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    Quote Originally Posted by copterdoc View Post
    It reinforces sit.

    And it indirectly punishes everything else.

    If it didn't reinforce sit, it would punish sit too.
    But it doesn't punish sit, because we collar conditioned to sit.
    I just can't make the connection that is punishes everything else....I guess I'm a lot like that street wise kid....I need better examples ...Steve S
    "Your dog learns as much by doing his work right,by your praise and encouragement, as he does by your displeasure and correction." DLWalters

  4. #94
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    [QUOTE=KwickLabs;1059902].

    However, this last "interlude" with indirect pressure has proven to be more personal. I use it for effect in certain situations (and not very often) and my dogs have learned how to respond correctly to it. It has proven effective. They learned how to respond correctly through the use of consistent, fair reps with teaching as the main focus. A responsive dog doesn't just happen.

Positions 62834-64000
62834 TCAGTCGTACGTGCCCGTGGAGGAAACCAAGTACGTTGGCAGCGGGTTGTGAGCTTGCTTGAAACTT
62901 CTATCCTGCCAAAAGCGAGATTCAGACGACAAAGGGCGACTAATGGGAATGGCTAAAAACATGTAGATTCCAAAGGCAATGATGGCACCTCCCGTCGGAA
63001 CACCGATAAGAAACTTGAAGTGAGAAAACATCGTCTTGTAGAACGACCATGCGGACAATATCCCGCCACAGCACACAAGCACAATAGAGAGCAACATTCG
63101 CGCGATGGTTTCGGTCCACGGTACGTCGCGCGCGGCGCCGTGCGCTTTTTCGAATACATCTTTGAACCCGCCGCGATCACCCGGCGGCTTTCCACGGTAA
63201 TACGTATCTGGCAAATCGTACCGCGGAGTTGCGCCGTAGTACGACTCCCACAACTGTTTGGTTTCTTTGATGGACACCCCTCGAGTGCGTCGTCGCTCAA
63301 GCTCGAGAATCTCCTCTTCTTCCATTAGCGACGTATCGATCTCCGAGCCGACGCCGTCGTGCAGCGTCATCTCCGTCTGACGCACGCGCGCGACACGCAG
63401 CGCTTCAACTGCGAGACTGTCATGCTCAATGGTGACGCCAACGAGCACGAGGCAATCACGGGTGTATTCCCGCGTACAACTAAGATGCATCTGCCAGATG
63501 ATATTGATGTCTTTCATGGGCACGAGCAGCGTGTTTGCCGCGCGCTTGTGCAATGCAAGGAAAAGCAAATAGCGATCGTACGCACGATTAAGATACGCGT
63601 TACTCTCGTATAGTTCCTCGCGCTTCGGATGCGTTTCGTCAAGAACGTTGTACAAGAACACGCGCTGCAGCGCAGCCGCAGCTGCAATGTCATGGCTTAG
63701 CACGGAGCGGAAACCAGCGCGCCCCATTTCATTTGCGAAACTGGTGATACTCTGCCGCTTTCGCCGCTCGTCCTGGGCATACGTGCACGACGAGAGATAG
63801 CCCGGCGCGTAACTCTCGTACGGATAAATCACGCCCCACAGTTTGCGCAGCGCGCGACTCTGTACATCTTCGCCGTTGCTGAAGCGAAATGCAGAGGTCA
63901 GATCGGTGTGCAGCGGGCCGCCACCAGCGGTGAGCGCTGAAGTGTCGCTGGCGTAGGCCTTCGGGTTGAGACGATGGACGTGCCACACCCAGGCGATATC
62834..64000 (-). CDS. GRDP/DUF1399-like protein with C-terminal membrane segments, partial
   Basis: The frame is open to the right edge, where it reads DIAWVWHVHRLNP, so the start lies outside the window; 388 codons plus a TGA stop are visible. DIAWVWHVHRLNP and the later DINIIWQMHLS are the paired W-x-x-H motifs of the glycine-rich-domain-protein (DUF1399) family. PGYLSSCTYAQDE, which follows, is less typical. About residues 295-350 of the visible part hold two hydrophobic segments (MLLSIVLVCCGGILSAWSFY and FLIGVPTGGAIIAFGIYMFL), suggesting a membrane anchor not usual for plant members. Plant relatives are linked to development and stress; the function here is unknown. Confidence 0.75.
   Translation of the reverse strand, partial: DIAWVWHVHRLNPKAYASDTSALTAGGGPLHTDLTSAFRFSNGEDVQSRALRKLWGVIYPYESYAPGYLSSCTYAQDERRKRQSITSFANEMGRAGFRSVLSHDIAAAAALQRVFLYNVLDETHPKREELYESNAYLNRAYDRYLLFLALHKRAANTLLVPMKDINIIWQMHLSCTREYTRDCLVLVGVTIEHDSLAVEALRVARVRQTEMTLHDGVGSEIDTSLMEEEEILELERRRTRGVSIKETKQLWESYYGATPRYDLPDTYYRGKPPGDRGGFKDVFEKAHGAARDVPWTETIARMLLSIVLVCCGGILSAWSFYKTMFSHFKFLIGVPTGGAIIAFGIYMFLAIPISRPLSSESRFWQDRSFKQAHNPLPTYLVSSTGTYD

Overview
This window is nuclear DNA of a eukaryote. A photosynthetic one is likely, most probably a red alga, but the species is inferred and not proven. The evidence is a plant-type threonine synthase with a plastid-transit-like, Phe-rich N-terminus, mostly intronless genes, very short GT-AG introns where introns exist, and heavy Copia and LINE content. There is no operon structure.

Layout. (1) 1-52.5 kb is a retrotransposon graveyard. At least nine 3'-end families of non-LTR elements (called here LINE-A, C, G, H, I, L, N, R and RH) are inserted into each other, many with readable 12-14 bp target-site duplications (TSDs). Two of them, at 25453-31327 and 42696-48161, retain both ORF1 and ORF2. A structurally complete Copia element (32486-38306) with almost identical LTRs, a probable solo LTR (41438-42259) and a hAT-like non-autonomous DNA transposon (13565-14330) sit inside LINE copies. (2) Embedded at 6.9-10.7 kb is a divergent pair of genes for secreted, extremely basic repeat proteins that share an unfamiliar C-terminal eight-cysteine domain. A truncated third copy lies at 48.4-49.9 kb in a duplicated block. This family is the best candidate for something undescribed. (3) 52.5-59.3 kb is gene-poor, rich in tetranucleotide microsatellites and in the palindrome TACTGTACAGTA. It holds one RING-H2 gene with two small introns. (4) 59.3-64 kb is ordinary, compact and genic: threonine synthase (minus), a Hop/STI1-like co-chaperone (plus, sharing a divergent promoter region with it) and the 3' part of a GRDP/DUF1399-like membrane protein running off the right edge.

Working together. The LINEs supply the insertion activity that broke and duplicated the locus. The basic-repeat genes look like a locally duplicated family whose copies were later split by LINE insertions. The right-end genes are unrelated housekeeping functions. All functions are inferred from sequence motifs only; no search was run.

Basically, the dog must be in a situation where they are not doing anything wrong.......like sitting. Supposedly, the immediate reactions of the dog are 1) "I am sitting so that which you just sent me can't be for not sitting" (not doing anything wrong and you have my attention), 2) "I now can't remember what I wanted to do" (forgot what his mistaken mindset was) and asks 3) "What is it that you want me to do?" (re-focused and more responsive).

    I have always looked at indirect pressure as a refocusing, attention "getter". I suppose the key here is that for me the scientific lingo of conditioning makes more sense when it is verbalized in a real time, simple English.

    This communication issue reminds me of the street wise student I once had in chemistry. One day he raised his hand and "axed", "Hey Bro, can't you just say all this scientific "stuff" in street lingo so's I can get it?" Now I know how he felt.


    Do you give a cold burn or nick with out a whistle sit ...? Steve S
    "Your dog learns as much by doing his work right,by your praise and encouragement, as he does by your displeasure and correction." DLWalters

  5. #95
    Senior Member copterdoc's Avatar
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    Quote Originally Posted by steve schreiner View Post
    I just can't make the connection that is punishes everything else....I guess I'm a lot like that street wise kid....I need better examples ...Steve S
    Why does a dog flare the place that it was forced on back, or stopped with a whistle/nick?

    Because it associates the aversive, with the location.

    Aversive stimulus, always punishes something.

    By conditioning the dog to go, stop, and come in response to that aversive, we assure that applying it as reinforcement, doesn't punish going, stopping, or coming.
    But, it still punishes SOMETHING, when we apply an aversive to reinforce a behavior that we have conditioned to that aversive stimulus.